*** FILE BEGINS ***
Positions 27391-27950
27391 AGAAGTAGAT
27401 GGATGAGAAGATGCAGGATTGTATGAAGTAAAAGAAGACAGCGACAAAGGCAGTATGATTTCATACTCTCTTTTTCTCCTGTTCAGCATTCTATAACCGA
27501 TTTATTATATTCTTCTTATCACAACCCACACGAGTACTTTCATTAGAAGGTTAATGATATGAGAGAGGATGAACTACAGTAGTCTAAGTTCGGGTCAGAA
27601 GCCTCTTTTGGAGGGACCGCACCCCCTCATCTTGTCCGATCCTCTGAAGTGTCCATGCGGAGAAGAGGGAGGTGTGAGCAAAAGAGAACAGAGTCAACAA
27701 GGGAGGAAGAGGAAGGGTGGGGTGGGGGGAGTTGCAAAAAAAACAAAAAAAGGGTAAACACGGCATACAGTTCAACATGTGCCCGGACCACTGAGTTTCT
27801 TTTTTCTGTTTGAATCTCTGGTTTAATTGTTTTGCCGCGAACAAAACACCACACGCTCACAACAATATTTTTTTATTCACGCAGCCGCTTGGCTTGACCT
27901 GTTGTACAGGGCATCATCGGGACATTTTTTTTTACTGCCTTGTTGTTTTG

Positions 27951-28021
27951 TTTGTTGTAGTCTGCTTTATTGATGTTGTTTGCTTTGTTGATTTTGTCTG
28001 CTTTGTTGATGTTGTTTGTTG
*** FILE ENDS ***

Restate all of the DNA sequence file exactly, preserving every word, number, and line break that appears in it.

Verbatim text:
Positions 27391-27950
27391 AGAAGTAGAT
27401 GGATGAGAAGATGCAGGATTGTATGAAGTAAAAGAAGACAGCGACAAAGGCAGTATGATTTCATACTCTCTTTTTCTCCTGTTCAGCATTCTATAACCGA
27501 TTTATTATATTCTTCTTATCACAACCCACACGAGTACTTTCATTAGAAGGTTAATGATATGAGAGAGGATGAACTACAGTAGTCTAAGTTCGGGTCAGAA
27601 GCCTCTTTTGGAGGGACCGCACCCCCTCATCTTGTCCGATCCTCTGAAGTGTCCATGCGGAGAAGAGGGAGGTGTGAGCAAAAGAGAACAGAGTCAACAA
27701 GGGAGGAAGAGGAAGGGTGGGGTGGGGGGAGTTGCAAAAAAAACAAAAAAAGGGTAAACACGGCATACAGTTCAACATGTGCCCGGACCACTGAGTTTCT
27801 TTTTTCTGTTTGAATCTCTGGTTTAATTGTTTTGCCGCGAACAAAACACCACACGCTCACAACAATATTTTTTTATTCACGCAGCCGCTTGGCTTGACCT
27901 GTTGTACAGGGCATCATCGGGACATTTTTTTTTACTGCCTTGTTGTTTTG

Positions 27951-28021
27951 TTTGTTGTAGTCTGCTTTATTGATGTTGTTTGCTTTGTTGATTTTGTCTG
28001 CTTTGTTGATGTTGTTTGTTG